Superficial scald is primarily characterized by damage to the surface of fruit. Often, scald manifests as patchy browning on the surface of the fruit. This symptom can progress to internal damage and contribute to other pathological disorders. Superficial scald development in apples and pears is a form of targeted senescence, where the hypodermal cell layers (3–4 cell layers beneath the cuticle) undergo damage and deterioration. At present, the cause of superficial scald is unknown, but specific plant metabolic pathways have been implicated in its development. Also, environmental conditions such as hot dry weather, nutrient availability, and lack of appropriate chilling conditions during ripening may contribute to the development of superficial scald (Blanpeid et al., 1991; Patterson and Workman 1962).

One theory regarding the mechanism of scald development proposes that the component a-farnescene, present in the superficial cell layers of fruit undergoes peroxidation through an as yet unknown mechanism and the peroxidized products somehow cause tissue damage and browning (Anet and Coggiola, 1974). Supporting the contention that free radicals may be involved in the development of the disorder, application of antioxidants such as a-tocopherol to scald-sensitive fruits can negate the development of superficial scald (Barden and Bramlage, 1994).

Scald development may be inhibited by treating scald-susceptible apples with diphenylamine (DPA) or ethoxyquin. However, some apples such as “Golden Delicious” can develop a blue-grey discoloration on the cheeks and shoulders of the fruit after DPA treatment (Pierson and Schomer, 1968). Further, although DPA and ethoxyquin application inhibit scald development in many varieties of apples, these chemicals may be degraded into compounds which can include potential carcinogens. This has resulted in banning DPA and ethoxyquin application to fruit in several European countries.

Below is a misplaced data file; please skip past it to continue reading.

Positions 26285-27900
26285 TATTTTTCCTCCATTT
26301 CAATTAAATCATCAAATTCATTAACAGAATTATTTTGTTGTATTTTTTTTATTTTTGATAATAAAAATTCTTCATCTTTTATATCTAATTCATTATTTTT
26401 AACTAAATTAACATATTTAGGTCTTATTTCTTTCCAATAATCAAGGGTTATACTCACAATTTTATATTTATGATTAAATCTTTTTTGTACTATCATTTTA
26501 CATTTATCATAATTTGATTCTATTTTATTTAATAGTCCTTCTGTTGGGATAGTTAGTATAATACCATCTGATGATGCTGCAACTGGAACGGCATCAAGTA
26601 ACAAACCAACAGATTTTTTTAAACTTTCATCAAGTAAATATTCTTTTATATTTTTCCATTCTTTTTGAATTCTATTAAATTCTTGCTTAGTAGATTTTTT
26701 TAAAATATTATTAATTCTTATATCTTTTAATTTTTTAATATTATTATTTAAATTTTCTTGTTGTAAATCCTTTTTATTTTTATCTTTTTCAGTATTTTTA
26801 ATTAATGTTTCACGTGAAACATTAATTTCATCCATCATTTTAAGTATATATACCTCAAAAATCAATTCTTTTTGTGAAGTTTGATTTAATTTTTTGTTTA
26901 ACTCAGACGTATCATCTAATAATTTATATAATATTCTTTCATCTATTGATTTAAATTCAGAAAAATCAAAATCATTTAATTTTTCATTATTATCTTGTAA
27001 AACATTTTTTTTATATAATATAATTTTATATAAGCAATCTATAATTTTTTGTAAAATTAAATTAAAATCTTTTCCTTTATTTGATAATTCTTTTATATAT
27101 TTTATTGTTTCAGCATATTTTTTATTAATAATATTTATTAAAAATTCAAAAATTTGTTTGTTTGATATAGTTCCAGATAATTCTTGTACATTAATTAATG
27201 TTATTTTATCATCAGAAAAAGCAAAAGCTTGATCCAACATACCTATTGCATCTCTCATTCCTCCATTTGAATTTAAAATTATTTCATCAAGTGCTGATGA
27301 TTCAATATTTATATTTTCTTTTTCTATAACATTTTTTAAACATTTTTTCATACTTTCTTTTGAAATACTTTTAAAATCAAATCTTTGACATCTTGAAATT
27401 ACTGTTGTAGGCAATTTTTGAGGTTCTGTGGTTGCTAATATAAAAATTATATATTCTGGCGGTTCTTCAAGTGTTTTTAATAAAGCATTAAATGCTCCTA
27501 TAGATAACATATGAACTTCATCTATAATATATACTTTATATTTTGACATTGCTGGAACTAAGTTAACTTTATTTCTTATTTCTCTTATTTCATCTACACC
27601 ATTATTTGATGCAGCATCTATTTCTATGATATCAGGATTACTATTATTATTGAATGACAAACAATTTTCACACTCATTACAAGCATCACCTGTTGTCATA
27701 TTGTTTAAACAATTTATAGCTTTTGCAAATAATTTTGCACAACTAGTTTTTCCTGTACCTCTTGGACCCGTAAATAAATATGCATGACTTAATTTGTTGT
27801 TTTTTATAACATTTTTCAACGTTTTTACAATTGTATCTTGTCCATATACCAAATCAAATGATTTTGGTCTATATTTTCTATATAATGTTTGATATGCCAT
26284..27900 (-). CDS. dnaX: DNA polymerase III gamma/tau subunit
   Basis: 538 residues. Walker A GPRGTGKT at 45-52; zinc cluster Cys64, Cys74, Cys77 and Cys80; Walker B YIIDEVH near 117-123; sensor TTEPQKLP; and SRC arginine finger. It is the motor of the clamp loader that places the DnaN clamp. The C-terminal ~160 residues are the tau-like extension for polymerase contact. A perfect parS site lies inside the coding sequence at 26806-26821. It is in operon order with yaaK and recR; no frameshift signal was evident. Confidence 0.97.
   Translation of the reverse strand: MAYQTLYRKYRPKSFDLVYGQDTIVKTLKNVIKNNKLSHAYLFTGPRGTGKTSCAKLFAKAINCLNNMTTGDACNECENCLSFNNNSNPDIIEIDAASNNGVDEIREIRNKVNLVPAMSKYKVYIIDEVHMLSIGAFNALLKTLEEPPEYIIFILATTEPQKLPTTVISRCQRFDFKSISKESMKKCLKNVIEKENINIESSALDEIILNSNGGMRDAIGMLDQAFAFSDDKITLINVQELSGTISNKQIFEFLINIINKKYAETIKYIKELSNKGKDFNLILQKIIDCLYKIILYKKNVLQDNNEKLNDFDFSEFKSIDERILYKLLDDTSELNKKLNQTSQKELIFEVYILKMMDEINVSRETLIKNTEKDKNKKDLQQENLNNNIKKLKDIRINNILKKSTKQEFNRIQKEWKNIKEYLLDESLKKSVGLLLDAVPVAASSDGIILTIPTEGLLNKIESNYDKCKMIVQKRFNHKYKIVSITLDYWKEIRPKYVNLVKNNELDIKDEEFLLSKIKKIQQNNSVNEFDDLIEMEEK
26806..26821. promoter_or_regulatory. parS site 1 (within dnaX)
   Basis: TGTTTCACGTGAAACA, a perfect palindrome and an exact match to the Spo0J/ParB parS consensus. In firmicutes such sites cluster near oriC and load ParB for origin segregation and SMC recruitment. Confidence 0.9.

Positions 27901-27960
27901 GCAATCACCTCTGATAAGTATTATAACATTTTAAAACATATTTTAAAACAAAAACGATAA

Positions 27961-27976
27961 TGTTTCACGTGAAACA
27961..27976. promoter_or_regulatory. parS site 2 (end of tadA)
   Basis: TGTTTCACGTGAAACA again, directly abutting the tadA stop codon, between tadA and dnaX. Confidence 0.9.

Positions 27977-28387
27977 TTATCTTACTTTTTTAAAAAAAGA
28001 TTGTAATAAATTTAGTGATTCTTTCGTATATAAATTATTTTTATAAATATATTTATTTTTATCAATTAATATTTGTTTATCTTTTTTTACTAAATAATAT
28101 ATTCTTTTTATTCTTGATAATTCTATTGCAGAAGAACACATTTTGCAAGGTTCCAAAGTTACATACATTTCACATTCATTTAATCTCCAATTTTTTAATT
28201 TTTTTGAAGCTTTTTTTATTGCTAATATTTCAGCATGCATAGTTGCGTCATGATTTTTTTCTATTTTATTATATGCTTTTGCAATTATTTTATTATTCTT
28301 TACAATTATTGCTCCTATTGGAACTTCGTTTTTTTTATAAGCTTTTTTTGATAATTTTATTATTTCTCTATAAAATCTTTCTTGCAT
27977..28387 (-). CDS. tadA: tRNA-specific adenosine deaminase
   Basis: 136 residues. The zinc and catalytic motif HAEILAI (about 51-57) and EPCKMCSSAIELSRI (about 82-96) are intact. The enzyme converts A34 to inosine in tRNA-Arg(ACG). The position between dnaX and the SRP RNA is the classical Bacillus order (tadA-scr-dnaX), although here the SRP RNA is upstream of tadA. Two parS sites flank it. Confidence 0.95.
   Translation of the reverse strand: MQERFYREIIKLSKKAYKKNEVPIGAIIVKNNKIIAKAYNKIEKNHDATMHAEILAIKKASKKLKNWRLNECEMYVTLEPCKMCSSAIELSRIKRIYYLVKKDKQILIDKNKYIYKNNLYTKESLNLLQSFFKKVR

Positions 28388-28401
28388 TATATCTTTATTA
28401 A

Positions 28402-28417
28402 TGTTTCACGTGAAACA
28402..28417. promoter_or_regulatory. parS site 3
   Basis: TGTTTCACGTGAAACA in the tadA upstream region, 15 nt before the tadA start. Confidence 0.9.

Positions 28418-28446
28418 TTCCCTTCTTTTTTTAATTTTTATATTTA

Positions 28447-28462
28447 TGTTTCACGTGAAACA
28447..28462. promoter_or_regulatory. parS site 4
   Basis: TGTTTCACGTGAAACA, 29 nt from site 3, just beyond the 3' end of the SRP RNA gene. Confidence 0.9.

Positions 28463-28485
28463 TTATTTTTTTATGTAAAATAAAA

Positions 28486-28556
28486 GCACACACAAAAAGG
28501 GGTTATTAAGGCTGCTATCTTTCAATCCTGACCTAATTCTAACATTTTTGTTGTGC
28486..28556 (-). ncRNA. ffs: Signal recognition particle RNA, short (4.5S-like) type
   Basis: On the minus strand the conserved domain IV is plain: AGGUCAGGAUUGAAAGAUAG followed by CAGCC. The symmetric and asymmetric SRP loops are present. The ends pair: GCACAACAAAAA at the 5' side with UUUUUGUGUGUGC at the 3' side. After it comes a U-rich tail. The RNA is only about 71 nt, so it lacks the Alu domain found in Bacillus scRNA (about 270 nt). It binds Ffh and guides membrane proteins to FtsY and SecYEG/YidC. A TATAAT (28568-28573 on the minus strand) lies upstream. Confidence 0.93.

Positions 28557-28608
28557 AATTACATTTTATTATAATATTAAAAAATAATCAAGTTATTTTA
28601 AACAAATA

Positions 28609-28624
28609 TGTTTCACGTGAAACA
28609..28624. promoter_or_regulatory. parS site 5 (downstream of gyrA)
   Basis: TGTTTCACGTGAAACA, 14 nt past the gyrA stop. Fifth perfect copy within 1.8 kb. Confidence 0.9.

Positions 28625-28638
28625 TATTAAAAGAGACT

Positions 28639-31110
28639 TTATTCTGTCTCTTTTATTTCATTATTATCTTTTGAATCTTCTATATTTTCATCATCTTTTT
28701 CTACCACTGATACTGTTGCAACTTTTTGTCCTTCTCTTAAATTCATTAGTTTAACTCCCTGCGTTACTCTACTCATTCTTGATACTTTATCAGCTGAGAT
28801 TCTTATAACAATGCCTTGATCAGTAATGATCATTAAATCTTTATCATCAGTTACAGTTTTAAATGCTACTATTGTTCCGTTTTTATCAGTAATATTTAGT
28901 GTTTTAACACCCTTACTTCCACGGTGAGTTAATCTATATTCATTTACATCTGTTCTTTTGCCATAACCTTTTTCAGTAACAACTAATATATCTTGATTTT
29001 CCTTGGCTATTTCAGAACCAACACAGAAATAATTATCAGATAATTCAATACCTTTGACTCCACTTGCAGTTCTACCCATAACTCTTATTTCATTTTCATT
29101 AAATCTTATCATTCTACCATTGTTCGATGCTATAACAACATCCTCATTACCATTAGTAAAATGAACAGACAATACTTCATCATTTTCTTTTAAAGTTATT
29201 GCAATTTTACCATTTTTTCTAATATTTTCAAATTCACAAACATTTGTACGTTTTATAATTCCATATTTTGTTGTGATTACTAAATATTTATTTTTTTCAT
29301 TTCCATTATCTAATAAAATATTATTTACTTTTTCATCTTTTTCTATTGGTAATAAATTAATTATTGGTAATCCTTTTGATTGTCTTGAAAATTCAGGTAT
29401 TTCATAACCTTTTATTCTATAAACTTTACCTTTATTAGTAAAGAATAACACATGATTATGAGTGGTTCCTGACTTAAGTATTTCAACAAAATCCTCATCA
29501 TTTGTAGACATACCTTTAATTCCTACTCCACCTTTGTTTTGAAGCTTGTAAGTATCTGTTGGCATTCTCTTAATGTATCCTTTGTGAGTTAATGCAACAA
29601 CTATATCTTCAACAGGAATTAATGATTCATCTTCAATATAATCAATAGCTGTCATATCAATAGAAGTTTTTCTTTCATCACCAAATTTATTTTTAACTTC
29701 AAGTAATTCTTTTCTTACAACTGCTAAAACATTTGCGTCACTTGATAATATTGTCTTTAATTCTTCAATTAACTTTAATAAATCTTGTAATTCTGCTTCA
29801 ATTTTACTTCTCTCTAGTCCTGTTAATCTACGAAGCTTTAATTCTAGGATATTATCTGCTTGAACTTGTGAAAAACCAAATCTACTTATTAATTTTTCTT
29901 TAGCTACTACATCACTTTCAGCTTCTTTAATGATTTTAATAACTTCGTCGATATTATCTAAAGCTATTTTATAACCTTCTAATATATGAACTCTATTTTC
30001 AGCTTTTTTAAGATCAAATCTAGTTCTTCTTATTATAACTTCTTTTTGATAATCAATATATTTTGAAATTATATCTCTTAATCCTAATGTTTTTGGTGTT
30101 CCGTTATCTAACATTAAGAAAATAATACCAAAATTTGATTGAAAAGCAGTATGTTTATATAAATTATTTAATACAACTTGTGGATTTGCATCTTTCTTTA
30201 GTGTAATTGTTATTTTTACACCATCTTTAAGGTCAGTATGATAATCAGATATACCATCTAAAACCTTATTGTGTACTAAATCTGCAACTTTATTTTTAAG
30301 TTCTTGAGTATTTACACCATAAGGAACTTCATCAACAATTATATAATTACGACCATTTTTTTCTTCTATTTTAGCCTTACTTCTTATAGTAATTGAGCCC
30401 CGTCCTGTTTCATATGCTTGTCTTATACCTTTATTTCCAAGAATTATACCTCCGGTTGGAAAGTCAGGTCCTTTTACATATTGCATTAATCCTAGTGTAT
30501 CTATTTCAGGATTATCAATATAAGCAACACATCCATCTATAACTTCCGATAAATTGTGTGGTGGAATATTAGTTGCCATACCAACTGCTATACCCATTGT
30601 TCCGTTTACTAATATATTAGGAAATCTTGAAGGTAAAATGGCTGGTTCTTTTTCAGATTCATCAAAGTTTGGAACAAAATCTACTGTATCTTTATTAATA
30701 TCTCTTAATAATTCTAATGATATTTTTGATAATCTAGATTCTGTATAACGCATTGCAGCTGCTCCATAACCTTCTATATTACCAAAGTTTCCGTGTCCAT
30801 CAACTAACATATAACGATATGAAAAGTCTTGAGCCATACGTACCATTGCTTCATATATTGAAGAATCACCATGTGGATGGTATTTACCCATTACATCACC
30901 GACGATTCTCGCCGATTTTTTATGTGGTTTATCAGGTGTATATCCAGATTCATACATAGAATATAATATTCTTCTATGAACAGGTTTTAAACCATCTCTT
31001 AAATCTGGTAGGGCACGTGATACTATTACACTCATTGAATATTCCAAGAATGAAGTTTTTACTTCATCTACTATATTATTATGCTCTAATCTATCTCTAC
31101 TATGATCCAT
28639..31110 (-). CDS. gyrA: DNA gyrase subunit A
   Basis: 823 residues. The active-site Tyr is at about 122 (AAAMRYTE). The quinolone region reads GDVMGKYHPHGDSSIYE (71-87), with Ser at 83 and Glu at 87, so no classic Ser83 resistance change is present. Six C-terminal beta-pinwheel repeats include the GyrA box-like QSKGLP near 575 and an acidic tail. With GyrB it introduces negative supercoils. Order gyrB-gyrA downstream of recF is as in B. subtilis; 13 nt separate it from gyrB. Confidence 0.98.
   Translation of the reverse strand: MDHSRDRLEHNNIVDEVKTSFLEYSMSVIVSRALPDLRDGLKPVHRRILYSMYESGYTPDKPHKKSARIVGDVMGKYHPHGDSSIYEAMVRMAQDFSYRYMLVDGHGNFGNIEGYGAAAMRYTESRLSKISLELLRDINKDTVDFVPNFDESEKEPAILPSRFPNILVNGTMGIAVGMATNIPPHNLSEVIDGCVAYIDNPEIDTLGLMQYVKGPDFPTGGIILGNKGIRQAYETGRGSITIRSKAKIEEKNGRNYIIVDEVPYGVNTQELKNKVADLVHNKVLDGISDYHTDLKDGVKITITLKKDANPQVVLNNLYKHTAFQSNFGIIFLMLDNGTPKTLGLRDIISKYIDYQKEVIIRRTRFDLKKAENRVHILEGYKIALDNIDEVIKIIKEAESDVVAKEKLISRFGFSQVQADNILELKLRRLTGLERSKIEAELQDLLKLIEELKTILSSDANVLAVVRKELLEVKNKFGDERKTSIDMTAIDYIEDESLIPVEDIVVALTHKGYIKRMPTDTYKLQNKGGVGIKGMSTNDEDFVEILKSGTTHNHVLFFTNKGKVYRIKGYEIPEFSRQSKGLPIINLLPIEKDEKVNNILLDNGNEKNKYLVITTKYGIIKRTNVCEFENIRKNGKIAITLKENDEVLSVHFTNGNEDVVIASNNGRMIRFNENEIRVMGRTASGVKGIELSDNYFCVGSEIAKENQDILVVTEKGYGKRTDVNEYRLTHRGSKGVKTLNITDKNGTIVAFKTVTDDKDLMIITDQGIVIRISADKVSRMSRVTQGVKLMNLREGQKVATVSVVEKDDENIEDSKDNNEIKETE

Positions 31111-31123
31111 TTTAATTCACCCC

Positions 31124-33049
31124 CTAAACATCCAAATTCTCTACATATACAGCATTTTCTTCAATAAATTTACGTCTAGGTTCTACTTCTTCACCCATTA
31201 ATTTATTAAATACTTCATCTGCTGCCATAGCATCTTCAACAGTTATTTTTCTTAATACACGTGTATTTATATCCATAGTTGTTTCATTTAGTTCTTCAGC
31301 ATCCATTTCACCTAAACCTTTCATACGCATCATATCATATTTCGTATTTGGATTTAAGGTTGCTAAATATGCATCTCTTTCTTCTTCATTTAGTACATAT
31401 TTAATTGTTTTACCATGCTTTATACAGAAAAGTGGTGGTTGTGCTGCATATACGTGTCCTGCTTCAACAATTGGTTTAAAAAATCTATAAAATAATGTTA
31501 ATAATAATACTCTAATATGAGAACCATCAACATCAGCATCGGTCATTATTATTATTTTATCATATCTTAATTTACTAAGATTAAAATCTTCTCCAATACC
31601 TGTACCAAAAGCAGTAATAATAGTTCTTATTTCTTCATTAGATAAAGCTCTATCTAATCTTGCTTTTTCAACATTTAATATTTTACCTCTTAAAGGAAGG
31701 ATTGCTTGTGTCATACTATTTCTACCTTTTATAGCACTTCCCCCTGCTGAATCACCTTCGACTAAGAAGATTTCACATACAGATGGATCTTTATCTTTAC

Other biochemical pathways have also been implicated in the mechanism of scald development in apples, and the deterioration of produce other than apples. For example, it has been suggested that membrane deterioration during senescence and stress may involve the action of phospholipase D. Phospholipase D (PLD) is a ubiquitous enzyme that catalyses the hydrolysis of membrane phospholipids. However, it has also been proposed that normal maturation and ripening of many types of fruits and vegetables may be due to catabolic breakdown of cellular structures such as the membrane and the cell wall, and that phospholipase D may be directly involved in this process. Also, untimely destruction of cellular integrity of the produce, as often occurs during processing (cutting, wounding, blending, etc) or storage (injury due to chilling) can lead to accelerated destruction of cellular structures, resulting in a loss of quality of the intended product.

There has been much research into compositions that may replace diphenylamine to inhibit scald development in apples, as well as compositions which may be effective in enhancing or extending the food-quality of other produce such as fruits and vegetables.

U.S. Pat. No. 6,054,160 discloses complex compositions and processes for treating fresh-cut apple pieces, as a replacement for sulfite treatment. The composition consists of an antioxidant or reducing component such as cysteine, an osmolite such as sorbitol and a membrane integrity-enhancing agent such as calcium chloride. A chelator such as sodium hexametaphosphate can be added to enhance the affiance of the agent. The compositions are administered by dipping the pieces in an aqueous solution which protect the pieces from deterioration due to increased enzymatic activity, oxidative reactions, water migration and microbes. While the composition may enhance the fresh sensory attributes of freshly cut apples, the composition may not be applied to apples pre-harvest. Furthermore, there is no disclosure as to whether the compositions have any effect on scald, or whether the compositions are effective in enhancing the food quality of other fruits and vegetables.